Most people have no idea what an ALU or FPU is nor why SATA is faster than PATA, yet they confidently surf the web and even create digital content on their computer. Most people probably have no idea that their smart phones may contain 4, 2-way radios that allow them to make phone calls, surf the web, listen to music, and make secure banking transactions yet they use these devices every day without know how cell phones actually work. Most people do not know how the underlying technology works in most of the products that they use because the technology has been effectively hidden from them, made easier to use by the companies marketing the products containing those technologies. Kodak did this with film, as has been stated in this thread. ("Just click the button and we will do the rest," or something like that.)
Kodak hid the processing. Film IS more difficult, or at least more involved, than digital. It IS easier to plug the camera into a computer, download the pictures, and then view them that to develop the film and then scan or print it. To some, film may be overwhelmingly more difficult, at least from the perspective of self developing and printing. My mom never made the leap do digital, but that is because she could not use a computer to save her life. (Not saying Mac or PC, don't want to start a flame war.)
Photography is not about the tools, it is about the resulting image and the intended impact on the viewer.
I started with film in the 70's, switched to digital for a few years, and now use both as the mood and needs require. I started developing B&W last year, having used labs previously, and am fascinated with the range of effects and control (and potential for disaster!) that are possible. Developing ended up being much easier than I assumed it should be. I scan now and don't have the facilities to make my own darkroom prints. I'd like to make my own prints in a darkroom some day, but my desire to do so is the same that led me to rebuild car engines, build decks, and make beef bourginon (sp?). I'd like say I did it my self.
Exactly. I don't have the facilities to develop my own film right now. I would like to at some point. And with my SLR I can pretty easily change the four things.
This past October I was in a state park about an hour from where I live and was quite pleased when a gentleman handed me his DSLR (I noticed it was a Pentax) and when I looked at how it was set, he had it on aperture priority mode. I even commented, "Finally, someone with a camera that isn't set on full auto!" He said "Yeah, my wife says it's more complicated."
I respectfully disagree with his wife. I prefer the ability to choose either the aperture or the shutter speed (or both in full manual!), I get more control over the end result that way. Having said that, I do use auto-exposure 99% of the time, but always in either aperture-priority or shutter-priority modes. Remarkably easy to change between the two, even on an AF Pentax without traditional controls.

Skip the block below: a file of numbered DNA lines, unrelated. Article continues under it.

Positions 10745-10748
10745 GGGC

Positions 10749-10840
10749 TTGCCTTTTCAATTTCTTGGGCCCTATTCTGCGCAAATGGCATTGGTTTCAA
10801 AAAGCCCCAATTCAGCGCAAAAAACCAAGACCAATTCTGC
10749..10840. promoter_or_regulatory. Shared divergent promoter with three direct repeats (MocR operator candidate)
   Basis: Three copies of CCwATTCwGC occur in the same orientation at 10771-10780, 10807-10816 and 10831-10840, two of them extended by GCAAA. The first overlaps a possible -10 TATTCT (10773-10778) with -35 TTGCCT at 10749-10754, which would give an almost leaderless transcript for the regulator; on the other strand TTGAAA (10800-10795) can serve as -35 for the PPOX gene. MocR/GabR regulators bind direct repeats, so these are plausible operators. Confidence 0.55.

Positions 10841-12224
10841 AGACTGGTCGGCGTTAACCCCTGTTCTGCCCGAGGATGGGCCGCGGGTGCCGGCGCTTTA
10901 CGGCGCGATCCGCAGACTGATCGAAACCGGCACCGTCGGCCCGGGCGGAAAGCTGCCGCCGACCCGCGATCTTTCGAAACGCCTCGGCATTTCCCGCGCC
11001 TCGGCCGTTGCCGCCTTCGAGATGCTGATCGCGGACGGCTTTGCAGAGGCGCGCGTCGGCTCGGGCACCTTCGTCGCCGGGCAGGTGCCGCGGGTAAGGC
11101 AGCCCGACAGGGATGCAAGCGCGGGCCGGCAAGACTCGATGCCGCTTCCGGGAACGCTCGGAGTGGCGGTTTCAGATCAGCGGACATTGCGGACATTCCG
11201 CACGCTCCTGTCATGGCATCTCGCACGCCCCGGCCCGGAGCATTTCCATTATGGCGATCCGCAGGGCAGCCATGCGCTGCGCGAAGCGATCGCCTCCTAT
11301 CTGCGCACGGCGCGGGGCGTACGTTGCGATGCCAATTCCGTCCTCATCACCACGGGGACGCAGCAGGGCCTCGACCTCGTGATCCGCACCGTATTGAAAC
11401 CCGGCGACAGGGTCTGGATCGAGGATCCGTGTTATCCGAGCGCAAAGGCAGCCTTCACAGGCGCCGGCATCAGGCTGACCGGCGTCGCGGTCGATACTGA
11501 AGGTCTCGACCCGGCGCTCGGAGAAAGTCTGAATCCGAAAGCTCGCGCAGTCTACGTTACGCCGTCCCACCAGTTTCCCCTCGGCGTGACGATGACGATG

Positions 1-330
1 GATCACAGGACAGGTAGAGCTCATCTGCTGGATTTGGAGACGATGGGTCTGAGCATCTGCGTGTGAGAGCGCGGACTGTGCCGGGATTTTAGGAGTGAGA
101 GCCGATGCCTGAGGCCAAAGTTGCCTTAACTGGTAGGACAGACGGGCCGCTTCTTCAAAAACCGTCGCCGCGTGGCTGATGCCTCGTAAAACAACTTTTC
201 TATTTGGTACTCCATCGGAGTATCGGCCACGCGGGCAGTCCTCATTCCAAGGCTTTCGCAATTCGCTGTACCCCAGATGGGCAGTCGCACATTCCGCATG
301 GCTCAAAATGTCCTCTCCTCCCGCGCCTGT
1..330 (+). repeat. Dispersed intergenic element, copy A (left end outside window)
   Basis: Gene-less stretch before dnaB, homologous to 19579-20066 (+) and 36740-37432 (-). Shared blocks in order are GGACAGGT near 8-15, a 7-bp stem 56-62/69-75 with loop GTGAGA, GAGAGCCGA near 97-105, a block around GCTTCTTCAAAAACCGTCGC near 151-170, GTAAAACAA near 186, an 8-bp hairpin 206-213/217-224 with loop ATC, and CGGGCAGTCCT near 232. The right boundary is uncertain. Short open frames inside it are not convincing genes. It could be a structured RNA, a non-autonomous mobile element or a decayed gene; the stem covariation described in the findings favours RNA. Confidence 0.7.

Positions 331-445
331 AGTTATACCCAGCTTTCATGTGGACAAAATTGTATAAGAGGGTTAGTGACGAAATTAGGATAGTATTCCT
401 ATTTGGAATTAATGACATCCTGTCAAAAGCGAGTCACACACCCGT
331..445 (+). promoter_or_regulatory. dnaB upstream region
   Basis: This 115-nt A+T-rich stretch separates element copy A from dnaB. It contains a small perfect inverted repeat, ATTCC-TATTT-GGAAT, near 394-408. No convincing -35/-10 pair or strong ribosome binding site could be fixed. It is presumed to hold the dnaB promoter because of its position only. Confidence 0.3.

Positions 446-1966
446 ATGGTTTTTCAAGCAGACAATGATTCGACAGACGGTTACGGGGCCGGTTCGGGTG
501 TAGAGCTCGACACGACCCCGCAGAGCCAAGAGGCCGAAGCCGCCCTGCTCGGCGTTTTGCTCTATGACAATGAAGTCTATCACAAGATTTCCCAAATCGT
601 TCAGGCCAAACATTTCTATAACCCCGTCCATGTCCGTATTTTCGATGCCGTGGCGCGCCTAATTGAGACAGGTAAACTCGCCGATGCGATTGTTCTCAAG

If one arbitrarily marks the beginning of photography with View from the Window at Le Gras in 1826 then the medium has been in use for 187 years. If one arbitrarily marks the beginning of electronically automated photography (or at least the beginning of the real electronic automation arms race) with the arrival of the Canon AE-1 in 1976, then the age of highly complicated cameras has been around for 37 years.
The question that then goes begging is,
How in God's name did anyone ever manage to produce any photographs of value—or for that matter any photographs at all—during those first 150 years by using only speed, shutter, aperture and focus?
Given the hideous complexities that everyone is so conditioned to believe are part of non-computerized film photography, I suppose their success must be due to passing through one of those boxes in a process flow chart that says "a miracle happens here"...
Giving Photoshop to people who don't understand the basics of the craft and what's considered good taste in a photograph I.M.O. is like giving an electronic calculator to a person who doesn't know what addition, subtraction , multiplication and division is, and instead of improving their work they make it worse, because the skills and knowledge required to be proficient in Photoshop are as stringent as that of darkroom work.
Originally Posted by BMbikerider
So take crayons away from kids because they don't know how to draw?
Originally Posted by benjiboy
Not at all. Take Wacom tablets away from kids because they don't know how to draw, and give them crayons. I'm a software engineer, and this holds true for any type of software.
Originally Posted by markbarendt
Computer programs always work in metaphors, and those unfamiliar with the metaphor are not going to benefit from it. Mechanical engineers will tell you that those who haven't hand-drafted in school have much less facility with CAD packages, which use many drafting metaphors.
Much of Photoshop is built on darkroom and other physical photographic metaphors, and the same type of connections apply.